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News Briefs II

Diplomat Loses Immunity, Charged in Fatal Traffic Accident

Los Angeles Times

In a court appearance made possible by a rare waiver of diplomatic immunity, an embassy official of the Republic of Georgia was charged with involuntary manslaughter and four counts of aggravated assault Thursday for his role in the traffic accident death of a Washington area teenager last month.

Gueorgui Makharadze, the second-ranking diplomat here for Georgia, expressed "deepest sorrow" for causing a multi-car pileup at a busy intersection in which 16-year-old Joviane Waltrick lost her life and four other people were injured.

The case of Makharadze, 35, became an instant talk-show topic in early January when public outrage grew with the realization he enjoyed diplomatic immunity from criminal charges in the United States, as do U.S. diplomats who serve overseas.

But Eduard Shevardnadze, the former Soviet foreign minister who became Georgia's president after the breakup of the Soviet Union, announced recently he would waive Makharadze's immunity so the diplomat could be charged and stand trial here.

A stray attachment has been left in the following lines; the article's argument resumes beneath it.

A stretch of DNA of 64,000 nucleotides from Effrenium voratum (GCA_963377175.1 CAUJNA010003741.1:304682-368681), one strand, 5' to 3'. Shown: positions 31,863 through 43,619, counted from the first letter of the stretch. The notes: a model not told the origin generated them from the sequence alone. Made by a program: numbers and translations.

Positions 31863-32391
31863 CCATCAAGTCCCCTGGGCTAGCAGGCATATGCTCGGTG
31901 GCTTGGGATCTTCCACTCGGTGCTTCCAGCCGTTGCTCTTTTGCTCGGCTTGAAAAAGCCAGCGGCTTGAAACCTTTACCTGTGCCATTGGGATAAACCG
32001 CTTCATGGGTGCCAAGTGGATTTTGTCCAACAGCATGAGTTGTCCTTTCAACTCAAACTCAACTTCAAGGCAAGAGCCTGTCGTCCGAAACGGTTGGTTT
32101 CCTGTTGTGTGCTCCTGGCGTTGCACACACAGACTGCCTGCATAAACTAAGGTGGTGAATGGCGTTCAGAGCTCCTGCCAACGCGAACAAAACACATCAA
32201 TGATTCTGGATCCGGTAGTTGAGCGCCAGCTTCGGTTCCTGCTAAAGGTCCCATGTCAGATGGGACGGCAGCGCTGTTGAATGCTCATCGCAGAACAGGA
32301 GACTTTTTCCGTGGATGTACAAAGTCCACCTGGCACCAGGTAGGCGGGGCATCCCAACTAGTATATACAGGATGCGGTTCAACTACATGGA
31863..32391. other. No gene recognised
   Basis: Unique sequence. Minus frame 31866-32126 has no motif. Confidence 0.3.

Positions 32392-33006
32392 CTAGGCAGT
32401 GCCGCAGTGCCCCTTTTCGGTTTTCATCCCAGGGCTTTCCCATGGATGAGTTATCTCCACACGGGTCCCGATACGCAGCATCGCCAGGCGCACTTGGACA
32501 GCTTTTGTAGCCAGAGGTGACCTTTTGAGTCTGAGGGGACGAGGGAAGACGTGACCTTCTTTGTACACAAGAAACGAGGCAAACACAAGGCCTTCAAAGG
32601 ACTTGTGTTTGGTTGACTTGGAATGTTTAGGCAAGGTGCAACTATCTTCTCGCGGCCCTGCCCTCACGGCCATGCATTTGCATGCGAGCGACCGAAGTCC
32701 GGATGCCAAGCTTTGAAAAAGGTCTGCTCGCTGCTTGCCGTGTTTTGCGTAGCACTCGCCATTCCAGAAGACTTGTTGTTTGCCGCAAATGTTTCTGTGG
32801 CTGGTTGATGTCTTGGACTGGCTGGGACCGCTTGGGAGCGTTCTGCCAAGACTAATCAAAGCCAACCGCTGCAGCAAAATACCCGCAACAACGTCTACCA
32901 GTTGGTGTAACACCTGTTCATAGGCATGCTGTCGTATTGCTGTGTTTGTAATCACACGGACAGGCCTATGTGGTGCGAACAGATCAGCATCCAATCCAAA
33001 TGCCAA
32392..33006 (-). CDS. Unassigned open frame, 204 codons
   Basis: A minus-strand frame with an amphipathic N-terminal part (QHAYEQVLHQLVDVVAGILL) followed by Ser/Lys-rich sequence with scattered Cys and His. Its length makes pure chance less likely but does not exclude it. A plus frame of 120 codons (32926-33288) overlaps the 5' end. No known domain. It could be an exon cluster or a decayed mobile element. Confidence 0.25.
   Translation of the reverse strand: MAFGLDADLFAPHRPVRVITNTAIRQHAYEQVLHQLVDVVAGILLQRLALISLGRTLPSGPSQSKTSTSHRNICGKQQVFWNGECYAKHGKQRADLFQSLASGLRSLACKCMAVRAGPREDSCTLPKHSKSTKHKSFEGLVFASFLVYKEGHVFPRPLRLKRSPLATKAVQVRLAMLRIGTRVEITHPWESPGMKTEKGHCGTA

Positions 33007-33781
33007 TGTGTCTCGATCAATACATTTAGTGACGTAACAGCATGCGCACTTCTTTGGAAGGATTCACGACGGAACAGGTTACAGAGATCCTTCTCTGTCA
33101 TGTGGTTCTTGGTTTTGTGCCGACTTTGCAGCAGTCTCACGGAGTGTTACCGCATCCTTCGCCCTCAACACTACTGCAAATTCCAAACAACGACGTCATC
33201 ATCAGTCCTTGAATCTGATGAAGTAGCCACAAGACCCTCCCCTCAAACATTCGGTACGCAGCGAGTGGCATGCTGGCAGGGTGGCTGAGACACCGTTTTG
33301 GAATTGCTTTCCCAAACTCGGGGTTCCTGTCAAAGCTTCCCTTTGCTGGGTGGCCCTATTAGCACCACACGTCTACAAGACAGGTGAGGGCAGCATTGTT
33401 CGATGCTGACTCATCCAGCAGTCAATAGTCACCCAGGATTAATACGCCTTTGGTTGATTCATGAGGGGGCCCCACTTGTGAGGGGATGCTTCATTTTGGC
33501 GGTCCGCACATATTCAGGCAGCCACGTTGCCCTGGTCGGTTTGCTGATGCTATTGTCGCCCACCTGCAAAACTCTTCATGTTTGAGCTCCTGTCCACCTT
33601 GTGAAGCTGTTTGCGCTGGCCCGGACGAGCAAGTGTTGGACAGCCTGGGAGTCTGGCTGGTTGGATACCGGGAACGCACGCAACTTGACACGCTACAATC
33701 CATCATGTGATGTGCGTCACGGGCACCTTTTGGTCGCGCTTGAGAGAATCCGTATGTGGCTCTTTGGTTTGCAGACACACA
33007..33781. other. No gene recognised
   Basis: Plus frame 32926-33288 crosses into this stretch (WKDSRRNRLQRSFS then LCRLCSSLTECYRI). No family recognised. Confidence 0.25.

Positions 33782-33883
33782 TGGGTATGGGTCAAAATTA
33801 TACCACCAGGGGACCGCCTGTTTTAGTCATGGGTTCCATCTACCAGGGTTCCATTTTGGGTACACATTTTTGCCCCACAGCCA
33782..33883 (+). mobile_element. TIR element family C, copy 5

The accident in which young Waltrick died seemed particularly egregious. Makharadze's speeding car, which police estimated was traveling 80 miles an hour, slammed into a smaller vehicle at a busy Washington intersection. The second auto was knocked into the air and crashed onto a third car in which the girl was a passenger.

A hospital test later showed Makharadze's blood alcohol level was 0.185, which is above the 0.10 level at which a driver is considered intoxicated.

Ex-Postmaster of House Post Office Sentenced to 4 Months In Prison

The Washington Post

Robert V. Rota, the former postmaster of the House Post Office, was sentenced Thursday to four months in prison for supplying former Reps. Dan Rostenkowski, D-Ill., and Joseph Kolter, D-Pa., with cash in exchange for stamps.

Rota, 61, wept throughout the hearing where U.S. District Judge Norma Holloway Johnson refused to put him on probation. He reached out and held onto a podium as she imposed the prison term, a $2,000 fine and ordered him to pay $5,000 in restitution to Congress.

In deciding to send Rota to prison despite his cooperation with authorities, Johnson accepted prosecutor Thomas J. Motley's view that Rota had to be punished for lying to investigators in 1980 when the allegations about congressmen getting cash for stamps first surfaced, as well as coercing others to lie.

There is a chance that Rota could serve his time in a half-way house because Johnson, at the request of Rota's attorney, Charles Leeper, said she would not object if the Bureau of Prisons put him in one. But she refused to make it part of her sentencing order.

Leeper said Motley had a point when he argued that Rota should have cooperated sooner. But he said Motley, seeing it from a "tough trial lawyer's" point of view, could not possibly understand "what it's like to be under the thumb of someone as powerful as Mr. Rostenkowski."